Here’s what Toni’s thinking about today:
- not being jerky and judgmental about Jesus: I realize that one post I wrote last week sounded a little harsh. Really all I meant was if you’re a Christian, let everything you do be for the honor and Glory of God. And, of course, I am public enemy numero uno when it comes to all this: I get easily aggrivated/engraged. I fire off choice words without much thought as to what effect they’ll have on people. I have drank enough alcohol in my lifetime to…um, kill the world. But recently I’ve been getting hammered with a message of grace: as my pastor put it this last Sunday, you come to Jesus by grace, and you continue to live your life as a Christian by grace. No truer words for me. Grace on a daily basis: it’s awesome.
- Building stuff: it’s coming together. It’s happening. It’s scary. It almost seems too easy. Farmhouse in the middle of nowhere? Yes please. There will be so much more room for activities. I get an art studio that’ll fit large paintings and all my students plus all their projects. Caleb and I can adopt all the orphans in the whole world with no kids having to sleep in the closet. And in the event of an apocalypse, we can build a 20 foot concrete wall topped with barbed-wire around our property and then self-sustain with home-grown crops and rainwater.
- September 11th: On this day 12 years ago, I was in Pensacola, living with my parents. Cheyenne was at kindergarten, and my mom and I were watching TV (I think it was Today or Good Morning America). I was getting ready for work when she said, “Toni, come take a look at this! A plane accidentally hit the World Trade Center!” I watched as the building smoked. “What an idiot that guy must have been,” I said. (At 21 years old I was not the picture of sensitivity…or couth.) And then, right before our eyes, a second plane flew into the picture and crashed into the other building. It was pretty much an OH SNAP! moment and my mom and I were dead silent and at that instant I think everyone knew that was no accident. It was a scary day. We drove to work in my mom’s old crappy 1986 blue mazda with 500,000 miles and no spedometer, and listened over the radio as the towers fell.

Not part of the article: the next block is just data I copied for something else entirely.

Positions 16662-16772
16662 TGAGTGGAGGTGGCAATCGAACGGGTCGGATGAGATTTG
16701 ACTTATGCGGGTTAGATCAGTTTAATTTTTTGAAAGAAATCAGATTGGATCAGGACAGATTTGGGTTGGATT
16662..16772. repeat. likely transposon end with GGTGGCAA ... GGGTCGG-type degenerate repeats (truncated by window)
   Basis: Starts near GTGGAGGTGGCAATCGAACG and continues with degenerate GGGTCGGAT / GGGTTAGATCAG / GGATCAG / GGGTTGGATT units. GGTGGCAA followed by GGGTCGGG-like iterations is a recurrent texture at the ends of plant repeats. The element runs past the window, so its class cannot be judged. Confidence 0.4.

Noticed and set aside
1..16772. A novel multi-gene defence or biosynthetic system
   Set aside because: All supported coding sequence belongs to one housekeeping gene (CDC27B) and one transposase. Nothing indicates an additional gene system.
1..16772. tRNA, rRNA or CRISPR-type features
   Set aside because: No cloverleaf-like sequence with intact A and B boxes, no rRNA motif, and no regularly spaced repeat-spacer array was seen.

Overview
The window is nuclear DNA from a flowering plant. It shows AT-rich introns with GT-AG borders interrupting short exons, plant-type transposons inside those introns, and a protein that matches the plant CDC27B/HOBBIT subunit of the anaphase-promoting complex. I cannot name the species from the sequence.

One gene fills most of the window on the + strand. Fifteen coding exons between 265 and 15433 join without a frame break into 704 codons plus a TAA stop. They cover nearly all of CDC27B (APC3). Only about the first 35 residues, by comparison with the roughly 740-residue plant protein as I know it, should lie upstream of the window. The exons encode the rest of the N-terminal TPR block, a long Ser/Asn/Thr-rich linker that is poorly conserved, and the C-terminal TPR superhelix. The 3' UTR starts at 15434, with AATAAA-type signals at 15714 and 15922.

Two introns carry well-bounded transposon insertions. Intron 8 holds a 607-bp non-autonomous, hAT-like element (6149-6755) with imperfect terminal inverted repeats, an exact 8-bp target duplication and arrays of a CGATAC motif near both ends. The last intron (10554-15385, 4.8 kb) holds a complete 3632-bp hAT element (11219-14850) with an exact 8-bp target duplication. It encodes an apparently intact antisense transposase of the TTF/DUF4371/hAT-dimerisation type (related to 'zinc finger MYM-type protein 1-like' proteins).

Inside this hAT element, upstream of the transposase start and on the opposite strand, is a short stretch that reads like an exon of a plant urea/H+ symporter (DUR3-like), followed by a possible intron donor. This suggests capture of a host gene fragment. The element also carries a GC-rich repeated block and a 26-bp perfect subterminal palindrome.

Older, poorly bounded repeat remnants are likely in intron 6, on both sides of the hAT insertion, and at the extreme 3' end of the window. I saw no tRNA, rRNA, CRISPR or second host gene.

- Even more so than that moment I remember the atmosphere in our military town: Thursday night, Friday night, and (shamefully) Saturday night, at the bar–the World Trade center attack was at the forefront of every sailor’s mind. Young men, all gung-ho and ready to fight; eager for their first real chance of defending their country: “This is what I joined for! This is what it’s all about, baby!” Slapping high fives and getting their drink on, kissing us girls and twirling us around in the air…
- And then there were the sailors and the pilots that did not seem quite so pumped up about the prospect of war. They hung back and sat in the booths and just stared kind of off into the distance: “I might get deployed. I might not be here next month. I might not be allowed to process out of the military like I thought. They might make me stay. I might have to fight.” And they were not excited.
- I sometimes think about all those guys. I remember the looks that were stuck on their faces that week. And I think about them now and I know that we were all just kids. In our early twenties. Some of them did get sent right away. How many of them got sent over the next year or two? And was it as awesome as they thought it would be? And how many times did they go back? And what do they think of war now?
- Thankful and appreciative of our men and women who fought for us then and now.